packages need updating). If you pass the -v option, to enable
              verbose mode, then the package names are matched against
              installed/available packages similar to the list command.

              When using group_command=objects, the info command will
              display markers next to each package saying how that package
              relates to the group object. The meaning of these markers is:

              "-" = Package isn't installed, and won't be installed as part
              of the group (Eg.  "yum group install foo -pkgA" or "yum group
              install foo; yum remove pkgA" … this will have pkgA marked as
              '-')
              "+" = Package isn't installed, but will be the next time you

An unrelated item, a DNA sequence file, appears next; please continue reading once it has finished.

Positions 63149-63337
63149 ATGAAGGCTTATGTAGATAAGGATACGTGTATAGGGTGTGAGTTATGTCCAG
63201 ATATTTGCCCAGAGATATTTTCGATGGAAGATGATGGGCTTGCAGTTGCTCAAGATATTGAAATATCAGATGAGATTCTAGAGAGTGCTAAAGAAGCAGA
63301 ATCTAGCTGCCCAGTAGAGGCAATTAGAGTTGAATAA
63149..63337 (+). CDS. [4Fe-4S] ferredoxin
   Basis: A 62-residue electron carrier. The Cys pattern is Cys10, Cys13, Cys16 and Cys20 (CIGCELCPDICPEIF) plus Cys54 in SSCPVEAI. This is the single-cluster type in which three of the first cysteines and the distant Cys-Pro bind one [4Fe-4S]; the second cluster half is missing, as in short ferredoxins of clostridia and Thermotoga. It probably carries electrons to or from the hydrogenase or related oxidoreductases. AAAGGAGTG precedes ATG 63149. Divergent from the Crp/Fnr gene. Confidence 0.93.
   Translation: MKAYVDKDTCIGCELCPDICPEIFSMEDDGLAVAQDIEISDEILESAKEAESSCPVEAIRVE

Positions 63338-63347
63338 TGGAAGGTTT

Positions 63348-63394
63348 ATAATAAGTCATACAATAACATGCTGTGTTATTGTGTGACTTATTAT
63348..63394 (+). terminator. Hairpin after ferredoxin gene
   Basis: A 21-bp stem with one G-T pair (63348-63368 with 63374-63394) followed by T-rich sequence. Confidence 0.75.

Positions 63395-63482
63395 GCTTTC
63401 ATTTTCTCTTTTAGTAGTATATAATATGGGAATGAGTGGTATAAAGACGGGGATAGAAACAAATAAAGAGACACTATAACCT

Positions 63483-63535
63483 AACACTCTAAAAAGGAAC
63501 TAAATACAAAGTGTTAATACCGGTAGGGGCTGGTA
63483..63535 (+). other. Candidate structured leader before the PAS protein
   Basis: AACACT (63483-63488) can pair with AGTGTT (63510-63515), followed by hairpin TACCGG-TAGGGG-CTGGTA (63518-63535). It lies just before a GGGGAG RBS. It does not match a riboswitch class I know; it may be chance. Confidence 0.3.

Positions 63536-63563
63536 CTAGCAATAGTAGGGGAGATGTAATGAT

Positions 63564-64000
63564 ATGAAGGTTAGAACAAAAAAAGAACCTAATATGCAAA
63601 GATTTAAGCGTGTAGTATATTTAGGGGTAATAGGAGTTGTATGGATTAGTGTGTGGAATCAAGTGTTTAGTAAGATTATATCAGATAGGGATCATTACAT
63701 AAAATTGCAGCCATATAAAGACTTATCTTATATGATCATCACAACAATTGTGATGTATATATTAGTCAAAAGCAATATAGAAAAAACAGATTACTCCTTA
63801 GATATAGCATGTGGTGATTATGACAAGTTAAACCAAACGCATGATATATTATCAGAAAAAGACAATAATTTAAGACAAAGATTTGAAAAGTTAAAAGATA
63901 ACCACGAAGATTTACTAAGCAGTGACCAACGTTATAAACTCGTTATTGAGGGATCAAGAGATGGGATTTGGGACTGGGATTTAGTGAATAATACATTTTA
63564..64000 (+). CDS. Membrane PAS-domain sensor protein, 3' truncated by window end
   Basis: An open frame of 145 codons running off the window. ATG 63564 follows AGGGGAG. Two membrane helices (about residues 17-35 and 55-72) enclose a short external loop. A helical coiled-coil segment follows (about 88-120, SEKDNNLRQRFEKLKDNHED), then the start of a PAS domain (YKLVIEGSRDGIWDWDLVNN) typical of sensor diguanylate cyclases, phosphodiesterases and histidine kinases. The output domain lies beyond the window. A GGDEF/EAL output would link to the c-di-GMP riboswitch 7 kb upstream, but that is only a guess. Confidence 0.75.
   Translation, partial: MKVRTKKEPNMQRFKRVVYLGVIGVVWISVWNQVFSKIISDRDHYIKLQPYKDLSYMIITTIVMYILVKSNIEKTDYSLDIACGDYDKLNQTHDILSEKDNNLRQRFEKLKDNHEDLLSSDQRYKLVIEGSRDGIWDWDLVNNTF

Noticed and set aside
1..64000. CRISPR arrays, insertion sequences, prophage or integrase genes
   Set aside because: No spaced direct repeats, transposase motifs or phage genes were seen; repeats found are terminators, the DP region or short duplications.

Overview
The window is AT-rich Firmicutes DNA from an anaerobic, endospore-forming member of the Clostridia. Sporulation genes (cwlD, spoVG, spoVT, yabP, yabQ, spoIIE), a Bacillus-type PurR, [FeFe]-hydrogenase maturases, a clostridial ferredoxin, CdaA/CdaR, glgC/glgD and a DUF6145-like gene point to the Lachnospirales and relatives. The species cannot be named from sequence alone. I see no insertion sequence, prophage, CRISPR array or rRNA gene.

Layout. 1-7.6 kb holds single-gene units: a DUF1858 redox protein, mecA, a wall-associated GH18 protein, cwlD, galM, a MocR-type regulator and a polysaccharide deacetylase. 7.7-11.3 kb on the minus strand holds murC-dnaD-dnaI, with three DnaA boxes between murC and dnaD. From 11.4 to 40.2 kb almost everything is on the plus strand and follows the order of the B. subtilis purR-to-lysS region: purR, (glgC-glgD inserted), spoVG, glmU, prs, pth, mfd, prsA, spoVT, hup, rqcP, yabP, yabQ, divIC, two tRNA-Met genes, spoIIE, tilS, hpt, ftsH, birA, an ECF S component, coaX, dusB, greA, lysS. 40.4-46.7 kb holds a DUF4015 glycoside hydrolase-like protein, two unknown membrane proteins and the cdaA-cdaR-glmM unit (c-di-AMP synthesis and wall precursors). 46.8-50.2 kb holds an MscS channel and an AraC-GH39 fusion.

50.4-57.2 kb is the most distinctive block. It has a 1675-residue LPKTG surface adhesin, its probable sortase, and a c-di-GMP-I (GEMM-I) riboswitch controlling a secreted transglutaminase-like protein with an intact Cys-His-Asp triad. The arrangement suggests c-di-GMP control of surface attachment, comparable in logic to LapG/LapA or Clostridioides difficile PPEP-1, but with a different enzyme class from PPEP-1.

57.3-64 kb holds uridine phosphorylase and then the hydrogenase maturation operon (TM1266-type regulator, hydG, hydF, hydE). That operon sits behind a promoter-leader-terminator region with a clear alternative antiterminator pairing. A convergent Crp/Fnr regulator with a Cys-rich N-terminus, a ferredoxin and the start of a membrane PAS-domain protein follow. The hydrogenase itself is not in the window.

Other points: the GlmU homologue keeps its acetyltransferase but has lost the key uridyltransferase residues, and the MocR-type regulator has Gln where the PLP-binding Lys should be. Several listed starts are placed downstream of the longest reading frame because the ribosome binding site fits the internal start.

run "yum upgrade" or "yum group upgrade foo"
              " " = Package is installed, but wasn't installed via the group
              (so "group remove foo" won't remove it).
              "=" = Package is installed, and was installed via the group.

              you can move an installed package into an installed group
              using either "group mark package-sync/package-sync-forced" or
              "yumdb set group_member".

              "group summary" is used to give a quick summary of how many
              groups are installed and available.

              "group mark" and "group unmark" are used when groups are
              configured in group_command=objects mode. These commands then
              allow you to alter yum's idea of which groups are installed,